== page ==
No business owner wants to think about facing disaster, but each should be prepared for one. With the right planning, catastrophes from fires to floods can be reduced to substantial challenges on the long road of ownership. Follow these tips to be prepared.
Prepare an Evacuation Box
Purchase a lockable “evacuation box” to hold important documents such as prior year tax returns and insurance policies. The box should also contain a list of numbers and contact information for bank accounts, loans, credit cards, investment accounts and other key information. Some documents can be saved as PDF copies and stored on a flash drive. The box should also store a small amount of traveler’s checks or cash.
Store Evacuation Box in a Safe Place
Make copies of evacuation box contents and store in a safe deposit box at another location, and let someone you trust know where to find it.
Check your insurance coverage and address any shortfalls.
For example, business interruption insurance may be a consideration depending on your location and factors like vehicle and pedestrian traffic that are needed to support your business.
Inventory possessions through video recording, and make a back-up list of items.
This documentation, or a catalog of photos, could help you prove the value of damaged/destroyed property, gain faster payment from the insurance company on losses, and provide evidence for tax deductions for losses.
Establish an emergency fund, saving until you can cover six months of basic expenses.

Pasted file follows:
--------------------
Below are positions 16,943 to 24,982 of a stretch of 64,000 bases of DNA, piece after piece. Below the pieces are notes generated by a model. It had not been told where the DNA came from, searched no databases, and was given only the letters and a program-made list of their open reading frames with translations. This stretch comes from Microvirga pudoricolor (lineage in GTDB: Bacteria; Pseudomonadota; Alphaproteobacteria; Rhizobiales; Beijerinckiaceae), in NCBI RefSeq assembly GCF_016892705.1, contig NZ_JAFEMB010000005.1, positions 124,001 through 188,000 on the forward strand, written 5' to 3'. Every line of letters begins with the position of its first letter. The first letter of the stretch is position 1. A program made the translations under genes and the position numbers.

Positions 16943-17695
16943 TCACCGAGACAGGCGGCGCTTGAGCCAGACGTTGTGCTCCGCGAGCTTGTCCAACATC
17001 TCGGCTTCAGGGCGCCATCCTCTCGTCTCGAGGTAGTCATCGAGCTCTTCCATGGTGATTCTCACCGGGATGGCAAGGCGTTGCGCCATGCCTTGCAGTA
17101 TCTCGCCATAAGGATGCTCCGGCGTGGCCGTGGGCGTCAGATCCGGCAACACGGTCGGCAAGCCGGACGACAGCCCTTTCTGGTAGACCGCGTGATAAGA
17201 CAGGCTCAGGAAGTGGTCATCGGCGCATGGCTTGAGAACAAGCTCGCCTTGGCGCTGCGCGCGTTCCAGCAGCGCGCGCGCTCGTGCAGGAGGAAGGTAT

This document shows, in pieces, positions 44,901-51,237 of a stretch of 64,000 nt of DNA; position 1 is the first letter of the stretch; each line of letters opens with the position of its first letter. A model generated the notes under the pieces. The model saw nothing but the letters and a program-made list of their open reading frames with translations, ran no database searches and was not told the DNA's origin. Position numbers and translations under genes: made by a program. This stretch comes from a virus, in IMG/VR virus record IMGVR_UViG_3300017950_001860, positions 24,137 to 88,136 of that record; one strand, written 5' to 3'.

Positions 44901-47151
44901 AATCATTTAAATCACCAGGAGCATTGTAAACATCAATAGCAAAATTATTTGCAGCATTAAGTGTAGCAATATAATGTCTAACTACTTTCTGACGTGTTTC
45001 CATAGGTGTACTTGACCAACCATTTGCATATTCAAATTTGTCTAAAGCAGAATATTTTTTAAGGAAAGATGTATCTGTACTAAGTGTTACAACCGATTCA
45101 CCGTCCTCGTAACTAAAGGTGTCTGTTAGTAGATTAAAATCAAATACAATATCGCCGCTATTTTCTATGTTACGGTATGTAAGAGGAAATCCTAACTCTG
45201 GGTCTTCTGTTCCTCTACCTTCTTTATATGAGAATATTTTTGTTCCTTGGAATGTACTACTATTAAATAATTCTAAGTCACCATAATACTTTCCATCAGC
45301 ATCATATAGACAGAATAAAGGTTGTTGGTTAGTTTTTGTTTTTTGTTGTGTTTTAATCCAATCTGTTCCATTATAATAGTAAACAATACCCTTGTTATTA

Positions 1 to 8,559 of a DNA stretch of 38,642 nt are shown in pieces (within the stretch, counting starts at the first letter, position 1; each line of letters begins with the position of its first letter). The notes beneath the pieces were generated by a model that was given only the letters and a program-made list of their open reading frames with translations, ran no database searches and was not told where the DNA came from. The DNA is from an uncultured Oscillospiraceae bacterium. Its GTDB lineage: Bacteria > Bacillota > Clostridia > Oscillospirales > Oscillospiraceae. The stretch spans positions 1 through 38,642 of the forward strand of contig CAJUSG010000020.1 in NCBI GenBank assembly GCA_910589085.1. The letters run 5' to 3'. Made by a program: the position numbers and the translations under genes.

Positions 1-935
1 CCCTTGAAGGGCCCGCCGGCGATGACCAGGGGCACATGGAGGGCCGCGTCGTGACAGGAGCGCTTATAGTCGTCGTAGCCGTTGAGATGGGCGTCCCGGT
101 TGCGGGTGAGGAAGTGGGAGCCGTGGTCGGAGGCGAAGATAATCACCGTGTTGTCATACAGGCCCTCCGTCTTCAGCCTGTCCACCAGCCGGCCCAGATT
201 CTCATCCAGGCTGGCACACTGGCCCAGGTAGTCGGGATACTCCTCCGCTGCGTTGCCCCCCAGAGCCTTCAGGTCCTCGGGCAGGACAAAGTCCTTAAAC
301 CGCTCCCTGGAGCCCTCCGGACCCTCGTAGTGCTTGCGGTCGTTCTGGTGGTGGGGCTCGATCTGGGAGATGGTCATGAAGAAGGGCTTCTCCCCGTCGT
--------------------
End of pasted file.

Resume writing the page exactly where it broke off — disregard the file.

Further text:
Back Up Data
Back up your data and plan a backup work location so you can keep servicing customers, for example taking and fulfilling orders. A backup location could be a home office or even the workplace of another business owner you know. Online access is critical, and physical space can help with product inventory.
Know what to do in a crisis.
Have a communication plan for employees, suppliers and customers and make sure you have employee emergency contact forms.
Be ready for smaller threats and you’ll be equipped to cope with larger ones.
Simple steps like having smoke detectors and a fire extinguisher can make a big difference. While frequently backing up data helps mitigate more common risks with human or software error, it also helps in more serious cases like a complete hardware meltdown or destruction from major flooding or fire. Preparations like these can go a long way in helping ensure the health of critical assets.
Recommended Books on Disaster Preparedness for Your Small Business:
- Prepare for the Worst, Plan for the Best: Disaster Preparedness and Recovery for Small Businesses
- Business Continuity Guideline: A Practical Approach for Emergency Preparedness, Crisis Management, and Disaster Recovery
- Business Continuity and Disaster Recovery: Getting Started Guide Concepts and Definitions for Common Sense Planning
- Business Continuity and Disaster Recovery: Getting Ready Guide. Assessments & Checklists
- Emergency Preparedness for Facilities: A Guide to Safety Planning and Business Continuity
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